From Jonathan Bayes, Investment Consultant, Bentleys Wealth Advisors.
At the end of a manic week, and with a heavy focus on corporate earnings, I think I am going to try and cover of all the points at hand in bullet form.
I hope this is OK, but we have a significant amount to cover. On the whole however, it was a constructive week for portfolios and we were pleased with the performance of most stocks.
Before we do the company results piece however, perhaps a few observations on politics and then the relevant macroeconomic data from the week.
Federal Politics – A NEGATIVE. A potentially big negative too if you happen to be an ‘asset owner’. This week was a bad one for the Federal Government and the Prime Minister, and by default that means a bad one for any investors in a negatively geared property or reliant on excess franking credits for their income.
The week saw significant negative press for the government on both the Great Barrier Reef Foundation and the National Energy Guarantee, and on the latter, there were even reports that senior Liberal Minister Peter Dutton might resign from Cabinet and even challenge for the party leadership.
Hardly, inspiring news if you are an investor in the ASX or in residential property since the Labor and Green opposition are both united in their desire to repeal negative gearing perks, and Labor’s shadow Treasurer Chris Bowen has affirmed as key policy a plan to reduce the distribution of excess franking credits should Labor be elected.
Interestingly, the August consumer confidence numbers released this week showed that respondents over the age of 45 have seen their outlook fall to a 12-month low.
Coincidence? I think not.
On top of this, Labor leader Bill Shorten has made it clear he intends to repeal legislated corporate tax cuts for medium-sized businesses.
This is not a political statement, this is an observation that as we draw closer to the next Federal Election in mid-2019, asset markets will be directly impacted by perceptions as to the outcome of the election.
A change in government would be a significant negative for asset-owners, and for the Australian Dollar.
Some might say that a re-set of Australia’s cost of housing is a long time coming and would be a significant long-term benefit to the country, but that’s not my place to opine. Either way, any increasing prospect of a change in government is a marginal negative for housing, hybrid-securities and for well-owned, high-yield Australian shares.
Australian Business Confidence – the NAB Business Confidence report was a little disappointing, with current Business Conditions falling to a 12-month low and forward orders and profitability measures falling to their lowest levels since Q4 2016 (almost a 2-year low).
It’s a weird one this because it sounds rather dramatic, but it probably isn’t. We are still growing, but it seems to me that the construction slowdown is now upon us, and as the fastest growing major sector of the economy for the past 5 years, it is understandably starting to impact.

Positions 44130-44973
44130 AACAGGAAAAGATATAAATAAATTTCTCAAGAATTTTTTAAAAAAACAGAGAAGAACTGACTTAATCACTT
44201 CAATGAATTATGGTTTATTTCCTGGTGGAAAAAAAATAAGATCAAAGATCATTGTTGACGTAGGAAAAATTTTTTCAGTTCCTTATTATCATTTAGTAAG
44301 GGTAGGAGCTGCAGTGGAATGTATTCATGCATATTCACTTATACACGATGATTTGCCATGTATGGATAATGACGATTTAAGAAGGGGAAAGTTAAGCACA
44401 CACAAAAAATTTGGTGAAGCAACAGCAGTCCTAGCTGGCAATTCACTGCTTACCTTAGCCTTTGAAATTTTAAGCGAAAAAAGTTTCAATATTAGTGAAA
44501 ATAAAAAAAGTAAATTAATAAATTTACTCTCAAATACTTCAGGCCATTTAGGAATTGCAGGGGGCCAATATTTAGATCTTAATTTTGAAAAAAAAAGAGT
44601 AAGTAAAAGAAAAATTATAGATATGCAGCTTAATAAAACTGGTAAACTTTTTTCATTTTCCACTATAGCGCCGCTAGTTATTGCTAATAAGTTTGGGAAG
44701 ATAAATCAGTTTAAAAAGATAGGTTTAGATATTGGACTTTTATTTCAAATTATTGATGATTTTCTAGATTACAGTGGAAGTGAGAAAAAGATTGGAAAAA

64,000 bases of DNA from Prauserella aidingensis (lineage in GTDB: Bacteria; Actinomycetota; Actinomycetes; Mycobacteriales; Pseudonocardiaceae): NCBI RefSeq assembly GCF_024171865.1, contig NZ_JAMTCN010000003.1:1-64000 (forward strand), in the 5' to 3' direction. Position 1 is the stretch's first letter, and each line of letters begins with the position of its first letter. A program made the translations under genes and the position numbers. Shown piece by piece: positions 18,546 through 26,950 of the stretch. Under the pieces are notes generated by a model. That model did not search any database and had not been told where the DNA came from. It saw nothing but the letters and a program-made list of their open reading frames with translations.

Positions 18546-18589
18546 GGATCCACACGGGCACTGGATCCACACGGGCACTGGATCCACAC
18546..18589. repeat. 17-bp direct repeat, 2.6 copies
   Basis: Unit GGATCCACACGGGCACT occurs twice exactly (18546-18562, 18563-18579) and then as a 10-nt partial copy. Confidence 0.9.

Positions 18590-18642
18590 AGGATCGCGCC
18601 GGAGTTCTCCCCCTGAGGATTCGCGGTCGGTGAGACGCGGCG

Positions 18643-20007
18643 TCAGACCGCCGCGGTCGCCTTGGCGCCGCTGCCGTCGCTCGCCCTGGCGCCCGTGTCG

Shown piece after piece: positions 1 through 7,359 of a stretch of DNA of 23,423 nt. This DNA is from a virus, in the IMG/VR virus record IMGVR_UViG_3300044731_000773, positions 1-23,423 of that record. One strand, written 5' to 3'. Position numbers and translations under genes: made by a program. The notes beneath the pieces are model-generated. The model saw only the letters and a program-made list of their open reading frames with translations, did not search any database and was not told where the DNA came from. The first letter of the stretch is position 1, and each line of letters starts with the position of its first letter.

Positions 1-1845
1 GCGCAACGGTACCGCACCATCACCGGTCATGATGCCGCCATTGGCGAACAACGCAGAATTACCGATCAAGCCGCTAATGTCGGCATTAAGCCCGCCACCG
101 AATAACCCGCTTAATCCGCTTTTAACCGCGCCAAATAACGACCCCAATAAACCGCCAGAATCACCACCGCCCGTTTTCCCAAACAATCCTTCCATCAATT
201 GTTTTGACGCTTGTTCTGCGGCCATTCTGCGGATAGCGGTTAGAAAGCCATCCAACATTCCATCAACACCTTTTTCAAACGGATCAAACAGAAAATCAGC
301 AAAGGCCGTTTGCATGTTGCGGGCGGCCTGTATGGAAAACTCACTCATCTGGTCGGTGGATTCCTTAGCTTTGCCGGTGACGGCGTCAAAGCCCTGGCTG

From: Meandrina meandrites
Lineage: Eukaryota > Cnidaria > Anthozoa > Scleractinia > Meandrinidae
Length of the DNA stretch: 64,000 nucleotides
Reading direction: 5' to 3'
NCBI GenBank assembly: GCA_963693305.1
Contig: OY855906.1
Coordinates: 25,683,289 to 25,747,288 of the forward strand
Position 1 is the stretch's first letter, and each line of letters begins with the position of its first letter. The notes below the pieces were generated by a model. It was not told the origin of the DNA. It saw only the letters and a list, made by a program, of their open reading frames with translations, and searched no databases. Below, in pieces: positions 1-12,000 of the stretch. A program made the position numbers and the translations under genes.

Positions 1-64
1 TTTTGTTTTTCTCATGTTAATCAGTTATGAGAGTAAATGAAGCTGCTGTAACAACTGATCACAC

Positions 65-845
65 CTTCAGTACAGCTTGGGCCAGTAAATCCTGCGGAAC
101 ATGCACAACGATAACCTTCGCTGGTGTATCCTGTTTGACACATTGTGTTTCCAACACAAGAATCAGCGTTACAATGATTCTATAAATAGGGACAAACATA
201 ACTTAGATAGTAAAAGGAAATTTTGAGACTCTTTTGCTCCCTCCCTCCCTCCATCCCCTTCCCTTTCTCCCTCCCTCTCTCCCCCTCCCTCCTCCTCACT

Construction makes up around 11.5% of all full-time jobs in Australia, making it the second largest industry by full time employment after health care and social services. A slowdown here will definitely take the top of the recent economic strength.
Downer (DOW) – GREAT STUFF. A terrific set of figures from DOW and a jump in the share price to its highest level since 2010.
Spotless made a better contribution than pessimistic analysts had expected, and the groups wider ‘work-in-hand’ jumped +7% in 6 months, fueled by a +30% rise in Transport work, a +40% rise in Mining work and a +21% rise in Utilities activity.
Most analysts are pushing back expectations for ‘peak infrastructure’ in Australia to 2020-21 or even a year later, meaning that companies like DOW still have the ability to surprise positively for at least another year on the activity front.
We want to be sure not to extrapolate beyond that as DOW and other infrastructure exposed stocks will peak well in advance of the height in activity, but we feel there is at least another 12 months and another +10% or more in the share price before we would consider this.
Telstra (TLS) – A NICE SURPRISE. TLS shares rose +8% this week for a few reasons this week.
Firstly, and symbolically, there was no cut to the dividend. This doesn’t mean there isn’t one coming, but in the here and now it is reassuring. Company cash-flows were excellent, so by no means is it a given that TLS cut it again in 2019.
Second, the results did remind investors that even though it’s a ridiculously easy target to criticize as a former government monopoly, it is also still the dominant Australian telecom. Though mobile market share across all areas for TLS was low at around ~16% in the 2nd half of the year, in the 4th quarter the numbers suggest TLS took some 70% of post-paid new mobile subscriber growth (the good, high value subscribers that is).
We are happy we stuck it out and the stock has bounced a little, though there is still a long way to go.